Elderly relatives are carefully helped out of vehicles, and elbows offered to steady their way to the family plot. Those not carrying children or assisting others, are laden with provisions for the day. Bags and boxes, food and drinks, everyone dressed in Sunday best, clothes clean , hair shining, shoes polished. They bring flowers in bunches and bouquets, floral tributes to set on the freshly whitewashed monuments.
During the night yet more stalls have appeared. Ice tea in vats, bottled water in cool-boxes, fruit juices, and yet more candles, the trade brisk even so early in the day. Barbeque stands have been set up, the coals lit and fanned to smoking life. Chicken and pork inasal sizzling and perfuming the air, parcels wrapped in banana or coconut leaves, sweet and savory, bananas on skewers, the snacks an important part of the celebration.
All Souls Day. A day to honor the ancestors, to remember dear but departed loved ones. To pray for their souls, their blessings and their guidance. A day to celebrate life and to give thanks to those who have gone before. It would be easy to weep over the graves, but this is a time for celebration, there is a carnival atmosphere, and there’s nothing a Filipino likes more than a party.
It is a long hot day of praying, eating and chatting over old times. A family get-together, a chance for youngsters to get to know their forebears through the stories and anecdotes the old folk will recall. A chance for the elderly to laugh at the good times they shared with their loved ones, perhaps to shed a tear for their loss. The children nap away the heat of the afternoon but as the sun began to sink they wake refreshed and ready to play. It seems that even the youngest realized the solemnity of the occasion and for the most part manage to restrain their urges to run, climb and jump from tomb to tomb. As the daylight fades, an eerie glow hangs over the cemetary. Candles lit in remembrance have burned all day long and now cast a fairy tale light over the hillside, flickering in the warm breeze, a sight more beautiful than any electrical display of Christmas bulbs.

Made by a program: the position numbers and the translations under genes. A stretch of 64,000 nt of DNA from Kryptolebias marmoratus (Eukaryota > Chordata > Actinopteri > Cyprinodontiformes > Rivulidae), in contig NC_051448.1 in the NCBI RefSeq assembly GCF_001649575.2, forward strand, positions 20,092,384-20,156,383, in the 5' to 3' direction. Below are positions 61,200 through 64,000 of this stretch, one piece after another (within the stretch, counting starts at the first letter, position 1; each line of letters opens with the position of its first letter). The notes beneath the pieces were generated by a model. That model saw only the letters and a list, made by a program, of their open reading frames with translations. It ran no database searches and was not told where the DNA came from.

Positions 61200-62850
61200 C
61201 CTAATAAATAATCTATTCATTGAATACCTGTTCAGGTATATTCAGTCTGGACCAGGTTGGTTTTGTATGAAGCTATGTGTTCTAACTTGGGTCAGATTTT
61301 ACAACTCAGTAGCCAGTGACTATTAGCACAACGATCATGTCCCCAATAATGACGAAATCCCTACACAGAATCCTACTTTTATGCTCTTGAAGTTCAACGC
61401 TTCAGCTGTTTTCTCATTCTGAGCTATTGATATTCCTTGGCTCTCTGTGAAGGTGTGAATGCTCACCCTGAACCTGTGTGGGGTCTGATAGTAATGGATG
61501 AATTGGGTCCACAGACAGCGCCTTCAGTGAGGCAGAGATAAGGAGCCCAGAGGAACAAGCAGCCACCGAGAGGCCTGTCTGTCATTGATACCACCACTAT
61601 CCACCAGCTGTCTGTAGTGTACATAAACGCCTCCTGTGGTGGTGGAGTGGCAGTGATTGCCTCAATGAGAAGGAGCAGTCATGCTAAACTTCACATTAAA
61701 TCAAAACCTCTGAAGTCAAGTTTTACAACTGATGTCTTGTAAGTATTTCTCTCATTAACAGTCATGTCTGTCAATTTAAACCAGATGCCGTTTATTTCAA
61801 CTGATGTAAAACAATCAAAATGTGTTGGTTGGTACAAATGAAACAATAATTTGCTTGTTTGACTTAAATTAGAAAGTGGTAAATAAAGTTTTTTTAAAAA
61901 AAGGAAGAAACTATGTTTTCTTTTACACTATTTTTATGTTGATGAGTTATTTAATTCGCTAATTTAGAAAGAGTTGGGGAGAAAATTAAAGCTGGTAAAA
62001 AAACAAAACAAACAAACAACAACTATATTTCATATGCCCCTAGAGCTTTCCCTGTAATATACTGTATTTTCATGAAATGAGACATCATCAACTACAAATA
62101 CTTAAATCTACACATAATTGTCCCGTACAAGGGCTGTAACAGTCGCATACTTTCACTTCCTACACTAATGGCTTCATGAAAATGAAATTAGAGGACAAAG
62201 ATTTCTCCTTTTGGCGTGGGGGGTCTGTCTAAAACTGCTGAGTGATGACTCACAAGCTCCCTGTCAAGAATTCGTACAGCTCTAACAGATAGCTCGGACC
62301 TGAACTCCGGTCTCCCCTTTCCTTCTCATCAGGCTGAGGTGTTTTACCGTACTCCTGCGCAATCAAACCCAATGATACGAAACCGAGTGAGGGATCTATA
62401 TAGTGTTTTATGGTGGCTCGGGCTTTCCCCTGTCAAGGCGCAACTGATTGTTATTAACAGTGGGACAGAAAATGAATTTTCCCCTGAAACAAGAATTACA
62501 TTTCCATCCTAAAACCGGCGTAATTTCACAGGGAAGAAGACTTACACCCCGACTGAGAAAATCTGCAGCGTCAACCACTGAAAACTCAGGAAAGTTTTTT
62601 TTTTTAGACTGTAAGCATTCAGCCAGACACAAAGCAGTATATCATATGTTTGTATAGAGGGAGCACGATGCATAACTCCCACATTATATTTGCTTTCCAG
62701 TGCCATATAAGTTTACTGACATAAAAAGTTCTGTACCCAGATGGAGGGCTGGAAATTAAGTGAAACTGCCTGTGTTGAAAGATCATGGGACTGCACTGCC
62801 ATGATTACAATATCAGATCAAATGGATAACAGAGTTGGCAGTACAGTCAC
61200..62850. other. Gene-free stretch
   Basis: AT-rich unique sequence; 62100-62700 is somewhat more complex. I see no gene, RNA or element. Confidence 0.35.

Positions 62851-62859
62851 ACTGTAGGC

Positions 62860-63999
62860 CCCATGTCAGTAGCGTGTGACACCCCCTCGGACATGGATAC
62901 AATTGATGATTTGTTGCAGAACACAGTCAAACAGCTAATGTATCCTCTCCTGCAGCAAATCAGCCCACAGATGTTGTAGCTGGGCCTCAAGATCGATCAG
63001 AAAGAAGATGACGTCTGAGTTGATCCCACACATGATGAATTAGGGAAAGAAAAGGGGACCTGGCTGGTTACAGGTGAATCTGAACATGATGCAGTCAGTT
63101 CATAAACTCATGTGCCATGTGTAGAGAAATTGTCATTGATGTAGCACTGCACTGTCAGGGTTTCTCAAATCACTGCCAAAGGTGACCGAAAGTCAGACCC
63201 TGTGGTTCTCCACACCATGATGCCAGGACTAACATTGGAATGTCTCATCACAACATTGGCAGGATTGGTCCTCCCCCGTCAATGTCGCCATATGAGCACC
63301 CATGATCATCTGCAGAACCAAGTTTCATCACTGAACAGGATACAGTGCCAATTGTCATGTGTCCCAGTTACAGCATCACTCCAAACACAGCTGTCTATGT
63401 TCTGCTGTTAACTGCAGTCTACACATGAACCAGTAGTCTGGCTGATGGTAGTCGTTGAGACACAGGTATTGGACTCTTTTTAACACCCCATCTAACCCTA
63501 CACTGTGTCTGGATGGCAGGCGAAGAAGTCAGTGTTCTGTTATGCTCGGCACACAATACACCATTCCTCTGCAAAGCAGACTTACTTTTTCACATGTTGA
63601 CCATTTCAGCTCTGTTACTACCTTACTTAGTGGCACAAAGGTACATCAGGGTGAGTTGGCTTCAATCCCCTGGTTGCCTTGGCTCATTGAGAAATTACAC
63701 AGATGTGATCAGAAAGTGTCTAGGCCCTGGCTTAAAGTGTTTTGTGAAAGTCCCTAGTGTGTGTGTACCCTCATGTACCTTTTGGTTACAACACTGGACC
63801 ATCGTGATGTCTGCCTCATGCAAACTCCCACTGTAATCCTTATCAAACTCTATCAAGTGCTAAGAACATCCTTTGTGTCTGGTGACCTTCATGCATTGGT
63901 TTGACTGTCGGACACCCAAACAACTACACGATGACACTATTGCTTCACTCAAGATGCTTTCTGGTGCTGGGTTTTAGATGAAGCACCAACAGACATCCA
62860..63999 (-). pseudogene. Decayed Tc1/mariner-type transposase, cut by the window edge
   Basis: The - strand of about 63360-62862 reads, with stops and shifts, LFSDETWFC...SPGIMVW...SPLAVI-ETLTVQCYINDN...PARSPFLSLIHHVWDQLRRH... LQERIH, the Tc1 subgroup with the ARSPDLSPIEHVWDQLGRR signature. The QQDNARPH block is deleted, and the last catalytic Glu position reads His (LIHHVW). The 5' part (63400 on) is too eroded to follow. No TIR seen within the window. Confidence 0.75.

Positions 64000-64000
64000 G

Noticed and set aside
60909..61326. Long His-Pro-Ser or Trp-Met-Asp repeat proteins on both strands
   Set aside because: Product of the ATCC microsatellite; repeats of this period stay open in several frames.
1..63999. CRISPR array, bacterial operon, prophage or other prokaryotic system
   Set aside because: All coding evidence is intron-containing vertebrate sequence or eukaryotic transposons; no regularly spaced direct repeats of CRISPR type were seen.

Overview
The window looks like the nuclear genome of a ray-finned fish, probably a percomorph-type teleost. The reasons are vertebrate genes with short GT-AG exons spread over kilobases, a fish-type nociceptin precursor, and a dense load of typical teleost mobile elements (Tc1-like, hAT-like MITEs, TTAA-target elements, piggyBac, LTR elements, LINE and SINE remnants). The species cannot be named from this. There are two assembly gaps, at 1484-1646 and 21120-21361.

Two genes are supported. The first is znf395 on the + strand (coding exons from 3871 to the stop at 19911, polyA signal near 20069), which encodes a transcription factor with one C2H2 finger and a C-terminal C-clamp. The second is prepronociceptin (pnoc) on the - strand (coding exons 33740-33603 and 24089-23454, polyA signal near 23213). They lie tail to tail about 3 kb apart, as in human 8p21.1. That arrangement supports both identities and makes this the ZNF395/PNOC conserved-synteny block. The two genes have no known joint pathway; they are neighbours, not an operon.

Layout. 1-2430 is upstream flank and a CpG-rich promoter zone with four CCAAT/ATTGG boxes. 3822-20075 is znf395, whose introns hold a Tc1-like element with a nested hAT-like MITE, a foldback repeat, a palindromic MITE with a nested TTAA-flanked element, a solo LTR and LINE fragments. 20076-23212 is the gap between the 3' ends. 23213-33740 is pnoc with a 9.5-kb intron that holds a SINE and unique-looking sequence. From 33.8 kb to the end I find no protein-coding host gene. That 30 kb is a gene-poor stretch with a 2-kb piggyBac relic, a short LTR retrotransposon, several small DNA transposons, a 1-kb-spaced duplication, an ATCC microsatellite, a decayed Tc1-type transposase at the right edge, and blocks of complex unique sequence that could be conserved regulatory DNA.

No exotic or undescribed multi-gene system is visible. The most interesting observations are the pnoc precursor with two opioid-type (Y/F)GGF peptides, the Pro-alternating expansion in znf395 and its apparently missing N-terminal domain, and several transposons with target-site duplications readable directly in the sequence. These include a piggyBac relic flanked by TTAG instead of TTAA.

Once more, people are on the move. A line of Jeepneys snakes continuously along the roadside, while tired families begin to make their way home. Traffic pauses patiently, there is plenty to look at while you wait, and even if you need to hurry, there is nowhere to go in this crowd.
On the third day, the clean up begins all over again. Women return to scrape melted wax from stonework, and to take away the dead flowers. Almost no sign remains of the hundreds of vendors who lined the roadside yesterday, the only hint that they ever existed is crate after crate of empty Coca-Cola bottles stacked in their place. The C.R’s have also disappeared. The remains of the party swept away with a flick of a broom and the rub of a duster. The Cemetery returns to its usual peaceful state, ready to await next Halloween and begin all over again.
Over the gateway, shining out over the surrounding landscape to remind all passers by, the freshly polished letters of the inscription
“THOSE WHO HONOUR THE DEAD WILL CARE FOR THE LIVING”.
When you have all eternity to wait, a party once a year isn’t too much to ask is it?